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Suspicion of opening foreign bank account, investing in foreign company not grounds to stop person from travelling abroad: Delhi High Court

Finally, on the issue whether petitioner’s case fell within the ambit of the clause ‘detrimental to economic interests of India’, the Court said that it has to be kept in mind that the issuance of a LOC necessarily curtails the rights of an individual to travel abroad.

Therefore, for the invocation of a clause which is meant to be used in exceptional and rare circumstances, a mandatory pre-condition would be a formation of a reasonable belief by the authority that the departure of the individual would be ‘detrimental to the economic interests of India’ to such an extent that it warrants curtailment of an individual’s right to travel abroad.

The Court noted that in the present case, the respondents’ belief that petitioner’s departure would be ‘detrimental to the economic interests of India’ hinges on an unsigned draft agreement and some WhatsApp chats, which even in their own view, is not conclusive. It further said that they are still awaiting a response from authorities in Dubai to proceed against the petitioner under the Black Money Act 2015, Income Tax Act 1969 and the Prevention of Money Laundering Act 2002.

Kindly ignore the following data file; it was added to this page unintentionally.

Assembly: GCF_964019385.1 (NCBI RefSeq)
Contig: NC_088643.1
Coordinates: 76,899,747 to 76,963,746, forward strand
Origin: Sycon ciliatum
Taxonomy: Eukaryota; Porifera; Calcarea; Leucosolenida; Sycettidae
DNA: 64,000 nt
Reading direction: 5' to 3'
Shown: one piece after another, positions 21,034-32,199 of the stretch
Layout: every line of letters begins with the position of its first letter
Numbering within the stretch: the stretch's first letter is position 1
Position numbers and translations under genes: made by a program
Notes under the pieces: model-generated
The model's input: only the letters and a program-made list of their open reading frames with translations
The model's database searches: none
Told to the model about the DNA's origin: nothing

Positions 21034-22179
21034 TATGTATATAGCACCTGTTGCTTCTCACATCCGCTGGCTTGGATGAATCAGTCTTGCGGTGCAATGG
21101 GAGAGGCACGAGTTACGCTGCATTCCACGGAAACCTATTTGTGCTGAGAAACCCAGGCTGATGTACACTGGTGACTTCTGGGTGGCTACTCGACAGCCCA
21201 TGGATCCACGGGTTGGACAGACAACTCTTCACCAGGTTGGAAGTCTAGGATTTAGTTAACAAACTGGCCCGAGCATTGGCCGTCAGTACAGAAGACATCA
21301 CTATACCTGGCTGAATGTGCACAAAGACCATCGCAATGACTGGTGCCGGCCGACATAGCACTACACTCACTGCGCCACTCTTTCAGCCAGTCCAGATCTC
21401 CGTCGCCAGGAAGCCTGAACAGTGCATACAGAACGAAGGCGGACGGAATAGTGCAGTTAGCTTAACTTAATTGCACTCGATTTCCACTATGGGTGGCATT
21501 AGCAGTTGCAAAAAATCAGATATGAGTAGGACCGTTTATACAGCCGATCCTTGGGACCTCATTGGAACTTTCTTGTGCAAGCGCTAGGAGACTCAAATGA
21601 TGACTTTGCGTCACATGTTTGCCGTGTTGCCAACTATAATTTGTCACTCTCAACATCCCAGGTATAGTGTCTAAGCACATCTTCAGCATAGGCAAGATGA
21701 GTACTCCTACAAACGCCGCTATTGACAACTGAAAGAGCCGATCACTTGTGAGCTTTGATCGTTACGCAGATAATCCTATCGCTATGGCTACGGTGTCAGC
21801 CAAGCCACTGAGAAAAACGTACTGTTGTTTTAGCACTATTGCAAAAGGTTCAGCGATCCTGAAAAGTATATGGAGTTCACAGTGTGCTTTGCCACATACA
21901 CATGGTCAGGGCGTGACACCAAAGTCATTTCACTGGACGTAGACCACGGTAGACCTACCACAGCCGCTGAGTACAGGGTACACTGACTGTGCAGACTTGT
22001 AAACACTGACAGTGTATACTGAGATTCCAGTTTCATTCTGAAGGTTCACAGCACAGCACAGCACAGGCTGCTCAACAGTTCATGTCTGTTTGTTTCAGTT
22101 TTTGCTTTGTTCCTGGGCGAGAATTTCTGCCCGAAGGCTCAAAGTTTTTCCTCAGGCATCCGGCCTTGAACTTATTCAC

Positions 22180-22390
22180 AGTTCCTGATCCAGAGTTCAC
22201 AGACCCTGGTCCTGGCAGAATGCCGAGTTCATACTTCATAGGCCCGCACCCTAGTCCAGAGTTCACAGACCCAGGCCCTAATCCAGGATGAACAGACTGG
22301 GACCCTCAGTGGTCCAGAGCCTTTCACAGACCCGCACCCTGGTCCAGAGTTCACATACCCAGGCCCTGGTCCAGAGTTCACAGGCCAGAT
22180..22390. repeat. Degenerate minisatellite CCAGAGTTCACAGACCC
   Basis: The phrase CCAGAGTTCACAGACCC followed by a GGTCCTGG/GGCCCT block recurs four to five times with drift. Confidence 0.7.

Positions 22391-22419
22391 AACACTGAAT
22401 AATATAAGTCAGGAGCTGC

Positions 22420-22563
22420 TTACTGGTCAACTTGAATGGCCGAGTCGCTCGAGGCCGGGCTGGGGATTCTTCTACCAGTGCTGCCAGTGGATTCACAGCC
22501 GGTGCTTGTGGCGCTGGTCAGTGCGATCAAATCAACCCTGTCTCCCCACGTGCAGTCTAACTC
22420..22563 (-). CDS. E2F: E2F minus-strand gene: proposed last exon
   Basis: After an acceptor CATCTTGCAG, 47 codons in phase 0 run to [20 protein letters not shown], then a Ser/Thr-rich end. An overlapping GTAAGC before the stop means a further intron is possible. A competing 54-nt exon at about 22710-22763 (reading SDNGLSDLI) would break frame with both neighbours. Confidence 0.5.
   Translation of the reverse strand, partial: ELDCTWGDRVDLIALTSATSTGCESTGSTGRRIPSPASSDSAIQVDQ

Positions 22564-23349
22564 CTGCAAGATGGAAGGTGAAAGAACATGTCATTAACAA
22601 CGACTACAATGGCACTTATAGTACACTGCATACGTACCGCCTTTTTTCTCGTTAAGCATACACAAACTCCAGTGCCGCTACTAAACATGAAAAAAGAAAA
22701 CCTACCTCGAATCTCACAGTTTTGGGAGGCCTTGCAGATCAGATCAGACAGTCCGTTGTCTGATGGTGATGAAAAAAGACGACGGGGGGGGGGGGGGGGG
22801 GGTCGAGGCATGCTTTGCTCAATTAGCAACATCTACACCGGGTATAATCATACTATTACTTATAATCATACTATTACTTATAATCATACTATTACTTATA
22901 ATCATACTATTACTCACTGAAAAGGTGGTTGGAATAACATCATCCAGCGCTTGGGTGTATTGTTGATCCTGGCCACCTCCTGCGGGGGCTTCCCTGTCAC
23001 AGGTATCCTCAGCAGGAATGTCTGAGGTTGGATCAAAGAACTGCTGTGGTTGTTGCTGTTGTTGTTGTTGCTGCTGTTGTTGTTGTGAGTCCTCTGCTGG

“It is important to note that the petitioner herein earns his livelihood by exporting garments to the United States of America, Europe, South America, the United Kingdom and the United Arab Emirates; an integral part of such business is overseas travel. The LOC does not only curtail his right to personal liberty but also his right to livelihood, as enshrined in Article 21 the Constitution of India,” the Court opined.

Thus, it concluded that the issuance of a LOC against the petitioner, without any end in sight, would definitely cause irreparable and considerable damage to the business interests of the petitioner.”

Justice Palli said that it also has to be kept in mind that the issuance of a LOC is an extremely severe step and the authorities must tread with caution when issuing it and it should be done only in exceptional circumstances.

‘Merely because the OM dated 05.12.2017 permits the issuance of a LOC, in exceptional circumstances, even when the individual is not involved in any cognizable offense under the IPC or any other penal law, it has to be remembered that this power, is meant to be used in exceptional circumstances and not as a matter of routine, it must therefore, be interpreted in a manner that indicates an offense of such a magnitude so as to significantly affect the economic interests of the country,” the Court said.

Source: Barandbench

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